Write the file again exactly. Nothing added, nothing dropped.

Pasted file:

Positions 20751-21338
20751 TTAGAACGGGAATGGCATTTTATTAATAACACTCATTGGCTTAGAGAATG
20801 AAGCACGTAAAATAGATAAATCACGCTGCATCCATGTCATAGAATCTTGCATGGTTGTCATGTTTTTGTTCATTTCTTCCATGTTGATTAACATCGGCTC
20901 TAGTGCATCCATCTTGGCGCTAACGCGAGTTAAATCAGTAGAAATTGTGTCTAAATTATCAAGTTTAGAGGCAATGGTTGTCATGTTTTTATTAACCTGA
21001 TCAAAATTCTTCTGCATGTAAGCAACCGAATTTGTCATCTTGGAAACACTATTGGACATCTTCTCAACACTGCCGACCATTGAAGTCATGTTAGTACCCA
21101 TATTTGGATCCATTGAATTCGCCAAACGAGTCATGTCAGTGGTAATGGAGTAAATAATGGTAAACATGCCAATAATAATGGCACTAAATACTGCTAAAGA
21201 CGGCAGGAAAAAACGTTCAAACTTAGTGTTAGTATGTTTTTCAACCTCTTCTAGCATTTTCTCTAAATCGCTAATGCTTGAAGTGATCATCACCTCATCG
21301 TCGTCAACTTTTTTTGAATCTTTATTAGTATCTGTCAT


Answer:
Positions 20751-21338
20751 TTAGAACGGGAATGGCATTTTATTAATAACACTCATTGGCTTAGAGAATG
20801 AAGCACGTAAAATAGATAAATCACGCTGCATCCATGTCATAGAATCTTGCATGGTTGTCATGTTTTTGTTCATTTCTTCCATGTTGATTAACATCGGCTC
20901 TAGTGCATCCATCTTGGCGCTAACGCGAGTTAAATCAGTAGAAATTGTGTCTAAATTATCAAGTTTAGAGGCAATGGTTGTCATGTTTTTATTAACCTGA
21001 TCAAAATTCTTCTGCATGTAAGCAACCGAATTTGTCATCTTGGAAACACTATTGGACATCTTCTCAACACTGCCGACCATTGAAGTCATGTTAGTACCCA
21101 TATTTGGATCCATTGAATTCGCCAAACGAGTCATGTCAGTGGTAATGGAGTAAATAATGGTAAACATGCCAATAATAATGGCACTAAATACTGCTAAAGA
21201 CGGCAGGAAAAAACGTTCAAACTTAGTGTTAGTATGTTTTTCAACCTCTTCTAGCATTTTCTCTAAATCGCTAATGCTTGAAGTGATCATCACCTCATCG
21301 TCGTCAACTTTTTTTGAATCTTTATTAGTATCTGTCAT